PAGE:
Abstract P244: Transcriptional Regulation of Cardiac Gene Expression by Med13 Alters Global Energy Balance
Aberrant cardiac metabolism is associated with obesity, type 2 diabetes and heart failure. The heart requires highly efficient metabolism to maintain the levels of ATP needed for contractility and pump function, however little is known about the role of the heart as a metabolic organ. Nuclear hormone receptors, such as thyroid hormone receptor play an important role in cardiovascular disease by significantly altering expression of genes involved in maintaining metabolic activity. The Mediator, a large multiprotein complex functions as a hub to control gene expression through association with transcriptional activators and repressors. We tested the hypothesis that Med13, a component of the Mediator complex, regulates cardiac function in a gain-of-function mouse model. Trangsenic mice overexpressing Med13 in the heart are lean, have increased energy expenditure, are resistant to high fat diet-induced obesity and have enhanced cardiac contractility. Microarray analysis and biochemical assays show that in vivo and in vitro Med13 selectively inhibits nuclear hormone receptor target genes of energy metabolism. These results implicate the Mediator complex regulates energy balance and cardiac contractility and suggests that the heart may function as a key component of mammalian energy homeostasis.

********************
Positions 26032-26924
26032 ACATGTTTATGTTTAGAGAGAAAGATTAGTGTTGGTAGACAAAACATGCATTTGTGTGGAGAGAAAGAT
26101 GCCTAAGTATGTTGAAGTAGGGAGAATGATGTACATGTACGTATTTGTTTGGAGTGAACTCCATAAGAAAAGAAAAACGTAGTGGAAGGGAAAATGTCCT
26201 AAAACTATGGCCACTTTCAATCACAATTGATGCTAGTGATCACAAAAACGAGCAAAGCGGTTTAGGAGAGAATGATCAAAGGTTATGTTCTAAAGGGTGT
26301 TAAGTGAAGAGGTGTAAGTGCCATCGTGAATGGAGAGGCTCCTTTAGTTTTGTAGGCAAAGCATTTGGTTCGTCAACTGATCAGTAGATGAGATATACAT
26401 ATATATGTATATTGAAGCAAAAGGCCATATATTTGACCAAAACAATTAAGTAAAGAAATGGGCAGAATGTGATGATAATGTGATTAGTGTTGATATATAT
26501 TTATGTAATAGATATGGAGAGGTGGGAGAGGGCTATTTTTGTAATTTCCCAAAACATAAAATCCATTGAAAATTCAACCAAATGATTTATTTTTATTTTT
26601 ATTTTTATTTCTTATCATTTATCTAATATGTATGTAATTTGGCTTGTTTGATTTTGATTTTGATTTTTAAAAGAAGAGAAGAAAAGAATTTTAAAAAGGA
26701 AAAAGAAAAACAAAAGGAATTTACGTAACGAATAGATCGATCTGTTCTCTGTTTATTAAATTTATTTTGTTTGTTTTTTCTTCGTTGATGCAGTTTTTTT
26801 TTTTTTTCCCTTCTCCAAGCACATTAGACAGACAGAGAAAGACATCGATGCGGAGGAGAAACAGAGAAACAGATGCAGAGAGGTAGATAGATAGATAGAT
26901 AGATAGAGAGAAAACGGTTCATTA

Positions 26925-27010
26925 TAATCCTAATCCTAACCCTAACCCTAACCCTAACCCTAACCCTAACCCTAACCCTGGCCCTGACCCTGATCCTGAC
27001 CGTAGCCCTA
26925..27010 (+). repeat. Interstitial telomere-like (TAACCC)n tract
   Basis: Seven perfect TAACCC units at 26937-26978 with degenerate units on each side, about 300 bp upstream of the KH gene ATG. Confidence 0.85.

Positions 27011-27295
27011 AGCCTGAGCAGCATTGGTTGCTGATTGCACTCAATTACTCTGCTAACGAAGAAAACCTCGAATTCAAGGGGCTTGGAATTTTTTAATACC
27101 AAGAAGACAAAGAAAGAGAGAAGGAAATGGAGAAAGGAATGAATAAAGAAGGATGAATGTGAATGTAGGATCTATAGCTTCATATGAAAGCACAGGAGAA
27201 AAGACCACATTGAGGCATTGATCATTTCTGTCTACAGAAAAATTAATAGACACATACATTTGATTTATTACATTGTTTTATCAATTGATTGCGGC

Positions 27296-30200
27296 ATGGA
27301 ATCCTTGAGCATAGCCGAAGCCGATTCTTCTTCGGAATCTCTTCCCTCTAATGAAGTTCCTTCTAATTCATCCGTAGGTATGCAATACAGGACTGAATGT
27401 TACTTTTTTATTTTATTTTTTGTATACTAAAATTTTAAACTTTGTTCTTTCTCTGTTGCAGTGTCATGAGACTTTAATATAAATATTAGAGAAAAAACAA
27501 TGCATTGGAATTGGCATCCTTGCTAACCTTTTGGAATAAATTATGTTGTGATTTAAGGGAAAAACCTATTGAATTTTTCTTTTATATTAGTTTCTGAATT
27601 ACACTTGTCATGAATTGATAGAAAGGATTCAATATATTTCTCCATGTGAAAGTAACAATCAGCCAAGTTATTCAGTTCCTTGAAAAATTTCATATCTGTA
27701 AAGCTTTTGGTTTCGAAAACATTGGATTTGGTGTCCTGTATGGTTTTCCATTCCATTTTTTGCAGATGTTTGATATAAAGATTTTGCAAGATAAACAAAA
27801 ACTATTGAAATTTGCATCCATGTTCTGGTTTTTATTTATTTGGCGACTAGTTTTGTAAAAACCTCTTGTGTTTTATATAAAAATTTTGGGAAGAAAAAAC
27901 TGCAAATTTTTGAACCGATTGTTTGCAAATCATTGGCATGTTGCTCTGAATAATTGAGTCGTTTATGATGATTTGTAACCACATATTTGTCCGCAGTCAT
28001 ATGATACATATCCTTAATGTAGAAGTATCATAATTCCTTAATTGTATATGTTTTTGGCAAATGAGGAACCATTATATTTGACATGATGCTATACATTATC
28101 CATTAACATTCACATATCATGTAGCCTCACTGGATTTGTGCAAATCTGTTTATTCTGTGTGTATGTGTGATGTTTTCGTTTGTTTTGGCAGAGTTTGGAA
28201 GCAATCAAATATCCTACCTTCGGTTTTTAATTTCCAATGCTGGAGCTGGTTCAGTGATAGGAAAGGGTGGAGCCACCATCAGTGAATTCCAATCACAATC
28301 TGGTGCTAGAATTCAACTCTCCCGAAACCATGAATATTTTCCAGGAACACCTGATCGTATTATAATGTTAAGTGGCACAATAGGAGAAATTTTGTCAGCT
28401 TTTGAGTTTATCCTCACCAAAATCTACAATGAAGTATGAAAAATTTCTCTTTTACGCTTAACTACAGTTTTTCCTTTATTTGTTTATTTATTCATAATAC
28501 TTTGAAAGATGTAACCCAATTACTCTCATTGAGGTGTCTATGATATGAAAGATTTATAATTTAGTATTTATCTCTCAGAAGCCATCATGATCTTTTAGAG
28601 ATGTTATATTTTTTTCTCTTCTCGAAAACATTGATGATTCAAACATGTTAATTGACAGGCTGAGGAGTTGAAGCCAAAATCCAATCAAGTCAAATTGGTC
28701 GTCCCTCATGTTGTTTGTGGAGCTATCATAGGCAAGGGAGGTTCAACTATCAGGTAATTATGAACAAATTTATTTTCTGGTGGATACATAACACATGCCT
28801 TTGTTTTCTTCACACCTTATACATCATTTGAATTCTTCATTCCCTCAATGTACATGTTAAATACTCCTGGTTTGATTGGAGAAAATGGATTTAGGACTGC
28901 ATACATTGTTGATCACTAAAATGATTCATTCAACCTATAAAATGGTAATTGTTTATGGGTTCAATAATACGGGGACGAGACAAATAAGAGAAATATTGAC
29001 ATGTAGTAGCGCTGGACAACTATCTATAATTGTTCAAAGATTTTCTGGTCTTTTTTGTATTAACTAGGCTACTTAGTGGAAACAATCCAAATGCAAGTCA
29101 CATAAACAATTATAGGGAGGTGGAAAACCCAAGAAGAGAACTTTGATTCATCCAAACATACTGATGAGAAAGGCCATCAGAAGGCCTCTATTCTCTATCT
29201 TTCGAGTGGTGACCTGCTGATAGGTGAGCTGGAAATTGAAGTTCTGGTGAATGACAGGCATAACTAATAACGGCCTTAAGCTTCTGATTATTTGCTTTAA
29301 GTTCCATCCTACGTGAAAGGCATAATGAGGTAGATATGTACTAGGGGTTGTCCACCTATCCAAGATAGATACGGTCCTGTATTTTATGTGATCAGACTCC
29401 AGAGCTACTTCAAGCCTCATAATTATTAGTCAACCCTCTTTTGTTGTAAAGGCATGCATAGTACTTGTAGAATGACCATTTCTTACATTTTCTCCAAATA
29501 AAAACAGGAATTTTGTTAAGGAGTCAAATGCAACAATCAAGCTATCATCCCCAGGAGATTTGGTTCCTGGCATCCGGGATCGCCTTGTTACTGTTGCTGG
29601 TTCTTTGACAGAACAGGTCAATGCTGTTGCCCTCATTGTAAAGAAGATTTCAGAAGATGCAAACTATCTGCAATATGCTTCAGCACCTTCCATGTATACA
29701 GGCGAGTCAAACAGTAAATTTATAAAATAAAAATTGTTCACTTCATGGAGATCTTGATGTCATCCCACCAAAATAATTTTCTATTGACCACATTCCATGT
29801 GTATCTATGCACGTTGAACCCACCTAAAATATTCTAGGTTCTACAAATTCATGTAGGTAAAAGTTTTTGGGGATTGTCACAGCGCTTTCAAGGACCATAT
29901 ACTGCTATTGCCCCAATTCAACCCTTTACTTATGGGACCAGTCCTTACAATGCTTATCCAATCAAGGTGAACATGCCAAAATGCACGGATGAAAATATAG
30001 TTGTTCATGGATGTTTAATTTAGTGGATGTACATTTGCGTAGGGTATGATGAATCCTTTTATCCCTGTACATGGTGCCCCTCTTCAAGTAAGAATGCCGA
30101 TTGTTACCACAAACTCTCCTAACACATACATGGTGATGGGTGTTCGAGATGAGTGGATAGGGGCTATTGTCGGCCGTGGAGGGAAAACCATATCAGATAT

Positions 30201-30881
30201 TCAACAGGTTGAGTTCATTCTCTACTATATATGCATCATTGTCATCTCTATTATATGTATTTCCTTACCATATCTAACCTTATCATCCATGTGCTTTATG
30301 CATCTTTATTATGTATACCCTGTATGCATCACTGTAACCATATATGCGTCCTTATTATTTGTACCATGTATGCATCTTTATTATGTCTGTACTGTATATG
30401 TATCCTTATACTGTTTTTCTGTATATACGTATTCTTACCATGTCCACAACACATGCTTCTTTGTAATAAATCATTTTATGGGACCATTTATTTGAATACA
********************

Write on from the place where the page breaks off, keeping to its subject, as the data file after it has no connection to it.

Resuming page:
- © 2011 by American Heart Association, Inc.